Staff Writer, DL MullanSlavery / Civil War
Listen to A Black Conservative Tell You Why Removing Confederate Statues is Revisionist History
New Orleans has removed the first of a few Confederate statues in response to criticism that the statutes are symbols of white supremacy, racism, and hatred. Opponents of the statues also say they glorify the ugly history of slavery in the United States. Workers who were tasked with the job of removing the monuments and statues had to wear bulletproof vests while being protected by police snipers as they worked at night. This was said to be a precautionary measure for their safety, but it could also be seen as a PR move to justify the removal of the structures. Some people are upset about this whole situation and the bulletproof vests may be worn to try and paint the upset people as also being violent white supremacists that would shoot someone trying to remove something they deeply identify with.
All of this screams “revisionist history.” Marxism, more specifically. To attempt to change the written history into something else more palatable to those who are either in power or those who want to assume power. The Confederate (battle) flag has often been cited in conjunction with the statues of Robert E. Lee and others as symbols of racism for a few reasons. Many of the reasons are not totally sound and could be used for the other side of the war as well. But due to prior Marxist revisionism, it appears as if only one side is mentioned in a negative way.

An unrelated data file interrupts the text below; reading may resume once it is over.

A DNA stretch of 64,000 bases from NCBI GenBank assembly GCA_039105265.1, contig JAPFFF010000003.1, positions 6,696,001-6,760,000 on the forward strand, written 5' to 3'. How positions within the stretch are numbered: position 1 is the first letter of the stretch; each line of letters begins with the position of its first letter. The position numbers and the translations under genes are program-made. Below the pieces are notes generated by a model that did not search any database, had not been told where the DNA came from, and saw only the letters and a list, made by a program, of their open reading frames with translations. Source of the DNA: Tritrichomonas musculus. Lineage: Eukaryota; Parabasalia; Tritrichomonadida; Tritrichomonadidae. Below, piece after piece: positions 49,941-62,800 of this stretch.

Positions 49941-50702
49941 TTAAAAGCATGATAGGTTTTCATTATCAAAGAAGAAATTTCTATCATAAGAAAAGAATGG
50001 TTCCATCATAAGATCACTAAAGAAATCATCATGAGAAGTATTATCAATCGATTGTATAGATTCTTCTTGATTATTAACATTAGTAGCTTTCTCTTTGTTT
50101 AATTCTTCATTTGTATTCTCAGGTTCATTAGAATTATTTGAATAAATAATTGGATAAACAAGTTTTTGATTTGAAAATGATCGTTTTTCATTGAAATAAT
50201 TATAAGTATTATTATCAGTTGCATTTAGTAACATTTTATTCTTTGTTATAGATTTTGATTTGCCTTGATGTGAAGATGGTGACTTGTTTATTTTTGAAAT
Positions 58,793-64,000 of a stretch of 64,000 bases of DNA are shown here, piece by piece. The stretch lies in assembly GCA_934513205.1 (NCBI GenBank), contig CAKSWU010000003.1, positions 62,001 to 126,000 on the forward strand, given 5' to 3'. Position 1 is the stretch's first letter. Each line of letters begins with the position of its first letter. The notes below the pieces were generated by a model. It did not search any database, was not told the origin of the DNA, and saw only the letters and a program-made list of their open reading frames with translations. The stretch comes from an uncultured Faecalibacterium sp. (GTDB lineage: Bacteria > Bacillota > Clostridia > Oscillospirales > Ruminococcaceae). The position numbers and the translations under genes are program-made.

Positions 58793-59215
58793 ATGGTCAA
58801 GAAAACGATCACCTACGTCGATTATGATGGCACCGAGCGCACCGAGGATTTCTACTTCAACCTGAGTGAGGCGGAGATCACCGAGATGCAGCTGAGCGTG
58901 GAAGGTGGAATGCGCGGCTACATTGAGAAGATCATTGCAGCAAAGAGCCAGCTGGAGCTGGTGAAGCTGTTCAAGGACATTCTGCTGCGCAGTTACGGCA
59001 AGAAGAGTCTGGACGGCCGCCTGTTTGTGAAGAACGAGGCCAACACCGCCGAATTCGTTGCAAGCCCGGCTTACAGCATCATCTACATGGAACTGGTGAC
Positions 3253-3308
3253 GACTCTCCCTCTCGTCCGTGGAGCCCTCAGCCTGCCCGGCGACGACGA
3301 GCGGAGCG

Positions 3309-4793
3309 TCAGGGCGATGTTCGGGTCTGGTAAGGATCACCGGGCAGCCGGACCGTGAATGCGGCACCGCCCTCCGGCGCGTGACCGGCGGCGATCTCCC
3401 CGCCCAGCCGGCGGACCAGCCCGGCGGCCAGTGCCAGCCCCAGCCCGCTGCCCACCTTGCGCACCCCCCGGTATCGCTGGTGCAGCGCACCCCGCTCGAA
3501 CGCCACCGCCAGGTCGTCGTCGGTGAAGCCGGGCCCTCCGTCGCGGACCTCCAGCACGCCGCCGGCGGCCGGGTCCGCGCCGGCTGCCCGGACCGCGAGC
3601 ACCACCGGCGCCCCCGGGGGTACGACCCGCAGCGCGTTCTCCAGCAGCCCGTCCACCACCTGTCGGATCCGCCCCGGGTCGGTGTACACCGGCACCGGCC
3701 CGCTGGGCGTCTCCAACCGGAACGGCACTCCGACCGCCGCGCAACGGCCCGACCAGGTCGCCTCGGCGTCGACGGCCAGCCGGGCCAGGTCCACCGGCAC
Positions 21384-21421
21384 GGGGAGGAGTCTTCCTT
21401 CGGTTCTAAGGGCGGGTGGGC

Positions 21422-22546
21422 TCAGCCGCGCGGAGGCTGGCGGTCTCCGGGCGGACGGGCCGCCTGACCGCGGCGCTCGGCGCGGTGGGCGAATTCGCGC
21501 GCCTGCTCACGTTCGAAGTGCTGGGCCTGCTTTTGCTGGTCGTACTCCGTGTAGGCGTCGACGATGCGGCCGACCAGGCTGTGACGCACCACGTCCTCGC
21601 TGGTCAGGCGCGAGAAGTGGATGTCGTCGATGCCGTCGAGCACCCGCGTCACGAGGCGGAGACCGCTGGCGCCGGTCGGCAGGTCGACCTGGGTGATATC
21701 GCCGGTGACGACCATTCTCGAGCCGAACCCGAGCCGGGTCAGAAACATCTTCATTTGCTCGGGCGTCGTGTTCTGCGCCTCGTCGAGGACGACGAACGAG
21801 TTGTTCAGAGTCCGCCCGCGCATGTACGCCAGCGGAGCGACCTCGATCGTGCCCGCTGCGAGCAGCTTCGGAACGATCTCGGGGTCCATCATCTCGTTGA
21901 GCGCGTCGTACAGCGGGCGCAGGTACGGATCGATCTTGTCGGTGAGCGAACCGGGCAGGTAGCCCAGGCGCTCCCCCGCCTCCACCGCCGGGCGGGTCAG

Robert E. Lee is said to have been a slave owner but so was General Ulysseus S. Grant, the leader of the Union Army. Nobody wants to desecrate any of his monuments. The Confederacy was said to be fighting for the preservation of slavery, but the North had slaves throughout the entire war and for a brief period of time after the war, longer than the South was allowed to keep their slaves. The Confederate flag is seen as a symbol of racism but it only existed for 4 years of slavery, while the American flag existed for around 90 years of slavery and the Union Jack existed for about 150 years of slavery before that (in North America of course.) Many of these facts are not known by the general public and more facts will continue to go unknown if the current trend of revisionist history continues. And those who do not know their history are doomed to repeat it.
Source: Anthony Brian Logan